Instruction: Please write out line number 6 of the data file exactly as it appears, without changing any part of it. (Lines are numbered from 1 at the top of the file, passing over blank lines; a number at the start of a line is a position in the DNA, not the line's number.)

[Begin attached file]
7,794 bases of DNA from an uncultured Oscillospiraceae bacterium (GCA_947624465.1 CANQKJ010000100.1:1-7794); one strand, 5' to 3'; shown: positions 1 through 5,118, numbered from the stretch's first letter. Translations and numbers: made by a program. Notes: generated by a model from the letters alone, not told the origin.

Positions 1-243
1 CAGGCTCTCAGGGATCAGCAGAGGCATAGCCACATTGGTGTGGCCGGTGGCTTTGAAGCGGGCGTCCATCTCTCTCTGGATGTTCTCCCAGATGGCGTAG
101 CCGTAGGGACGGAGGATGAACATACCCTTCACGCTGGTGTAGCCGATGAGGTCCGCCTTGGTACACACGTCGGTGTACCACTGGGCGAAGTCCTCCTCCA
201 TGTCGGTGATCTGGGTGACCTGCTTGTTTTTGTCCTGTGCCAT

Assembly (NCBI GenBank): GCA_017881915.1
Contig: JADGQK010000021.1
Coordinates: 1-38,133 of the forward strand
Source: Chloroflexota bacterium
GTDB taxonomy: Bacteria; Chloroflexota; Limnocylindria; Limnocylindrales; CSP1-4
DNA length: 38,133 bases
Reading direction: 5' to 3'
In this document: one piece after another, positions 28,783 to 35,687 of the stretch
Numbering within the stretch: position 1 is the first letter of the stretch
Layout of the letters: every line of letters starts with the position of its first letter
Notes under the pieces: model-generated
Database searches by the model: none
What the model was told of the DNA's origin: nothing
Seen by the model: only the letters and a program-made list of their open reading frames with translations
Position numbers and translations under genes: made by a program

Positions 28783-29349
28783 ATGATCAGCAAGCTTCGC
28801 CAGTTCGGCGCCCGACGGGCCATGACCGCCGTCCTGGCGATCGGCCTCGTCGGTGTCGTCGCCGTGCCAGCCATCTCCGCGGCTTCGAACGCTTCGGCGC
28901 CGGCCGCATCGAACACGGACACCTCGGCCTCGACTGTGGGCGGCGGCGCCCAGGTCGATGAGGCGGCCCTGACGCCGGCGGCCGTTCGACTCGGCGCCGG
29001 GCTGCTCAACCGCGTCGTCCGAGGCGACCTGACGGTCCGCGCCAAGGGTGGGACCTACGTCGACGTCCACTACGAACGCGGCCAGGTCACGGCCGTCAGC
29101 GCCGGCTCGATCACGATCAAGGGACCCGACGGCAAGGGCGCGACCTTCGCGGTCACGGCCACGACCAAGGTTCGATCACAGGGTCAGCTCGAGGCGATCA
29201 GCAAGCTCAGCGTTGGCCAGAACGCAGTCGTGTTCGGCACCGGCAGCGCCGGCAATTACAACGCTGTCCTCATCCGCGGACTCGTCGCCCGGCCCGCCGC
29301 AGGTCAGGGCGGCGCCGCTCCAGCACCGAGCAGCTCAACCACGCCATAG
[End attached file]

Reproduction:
Assembly (NCBI GenBank): GCA_017881915.1